OTTAWA–Income per capita grew significantly faster in Canada than it did in the United States between 2000 and 2006.
Statistics Canada reported that real income per capita in the United States rose 9.1 per cent, while in Canada real income per capita grew 15.5 per cent, nearly two-thirds faster.
The agency said that’s just the opposite of the situation prior to the turn of the millennium, when commodity prices were weak and the Canadian dollar was depreciating.
The study showed that a long downward trend in Canada’s fortunes prior to 1999 was reversed in short order.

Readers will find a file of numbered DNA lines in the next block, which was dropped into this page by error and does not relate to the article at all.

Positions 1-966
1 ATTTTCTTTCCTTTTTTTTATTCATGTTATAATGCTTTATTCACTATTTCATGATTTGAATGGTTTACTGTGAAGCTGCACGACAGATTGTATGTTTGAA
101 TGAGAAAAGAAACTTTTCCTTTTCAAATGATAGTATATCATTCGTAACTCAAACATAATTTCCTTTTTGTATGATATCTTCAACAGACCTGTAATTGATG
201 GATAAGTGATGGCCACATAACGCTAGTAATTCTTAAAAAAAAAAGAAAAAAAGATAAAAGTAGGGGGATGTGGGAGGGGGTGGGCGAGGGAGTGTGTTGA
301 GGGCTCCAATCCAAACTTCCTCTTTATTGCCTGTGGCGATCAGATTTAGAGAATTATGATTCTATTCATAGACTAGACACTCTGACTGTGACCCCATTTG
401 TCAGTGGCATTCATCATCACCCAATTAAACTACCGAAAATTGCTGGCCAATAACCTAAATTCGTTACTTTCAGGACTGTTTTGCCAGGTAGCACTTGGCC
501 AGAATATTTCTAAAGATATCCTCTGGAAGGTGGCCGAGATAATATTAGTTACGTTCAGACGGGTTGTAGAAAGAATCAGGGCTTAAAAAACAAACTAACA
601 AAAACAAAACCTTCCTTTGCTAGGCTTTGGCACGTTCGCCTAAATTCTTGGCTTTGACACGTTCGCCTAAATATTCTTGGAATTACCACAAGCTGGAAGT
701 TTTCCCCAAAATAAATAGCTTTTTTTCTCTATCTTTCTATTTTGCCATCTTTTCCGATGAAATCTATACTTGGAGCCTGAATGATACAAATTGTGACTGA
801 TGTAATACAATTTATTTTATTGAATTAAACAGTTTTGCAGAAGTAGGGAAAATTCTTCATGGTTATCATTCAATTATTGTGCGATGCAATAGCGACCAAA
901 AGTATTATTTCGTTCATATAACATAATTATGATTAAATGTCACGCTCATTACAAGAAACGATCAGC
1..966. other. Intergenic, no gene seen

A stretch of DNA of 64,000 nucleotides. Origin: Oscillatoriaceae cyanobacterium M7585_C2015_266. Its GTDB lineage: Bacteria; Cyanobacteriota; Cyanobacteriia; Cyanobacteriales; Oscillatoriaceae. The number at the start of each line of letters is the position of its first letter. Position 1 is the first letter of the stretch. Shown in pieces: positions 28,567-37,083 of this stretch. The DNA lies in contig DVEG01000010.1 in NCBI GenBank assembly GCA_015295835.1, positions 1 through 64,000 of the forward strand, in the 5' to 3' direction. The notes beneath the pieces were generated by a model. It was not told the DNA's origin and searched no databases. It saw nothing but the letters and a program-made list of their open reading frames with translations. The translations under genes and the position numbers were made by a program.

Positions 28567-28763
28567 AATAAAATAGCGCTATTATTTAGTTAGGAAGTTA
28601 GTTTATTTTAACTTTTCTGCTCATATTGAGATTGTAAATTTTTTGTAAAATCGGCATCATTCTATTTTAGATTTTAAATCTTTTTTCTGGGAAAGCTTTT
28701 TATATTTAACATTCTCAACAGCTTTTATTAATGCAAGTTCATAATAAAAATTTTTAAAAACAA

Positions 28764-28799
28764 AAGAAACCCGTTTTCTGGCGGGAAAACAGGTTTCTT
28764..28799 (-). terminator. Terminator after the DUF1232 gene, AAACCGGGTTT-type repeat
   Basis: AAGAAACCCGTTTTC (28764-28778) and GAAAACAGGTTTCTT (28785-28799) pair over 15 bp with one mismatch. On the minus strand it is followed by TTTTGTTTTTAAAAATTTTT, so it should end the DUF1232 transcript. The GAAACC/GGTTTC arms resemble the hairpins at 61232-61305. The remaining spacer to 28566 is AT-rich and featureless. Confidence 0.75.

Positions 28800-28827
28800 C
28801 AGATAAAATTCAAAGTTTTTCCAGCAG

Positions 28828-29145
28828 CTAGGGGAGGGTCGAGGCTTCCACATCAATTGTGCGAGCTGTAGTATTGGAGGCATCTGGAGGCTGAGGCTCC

In three short years, real income relative to the United States returned toward mid-1980s levels and much of this “reversal of fortunes” was due to Canada’s resource economy.
The study suggests that the Canadian economy’s growth has shown the advantages of diversification coming from its resource base.
The agency said a diversified economy has some of the same advantages as a diversified stock portfolio. Some sectors may decline slowly for long periods of time, only to have a sudden and dramatic change in fortunes. Such was the case in Canada, it said.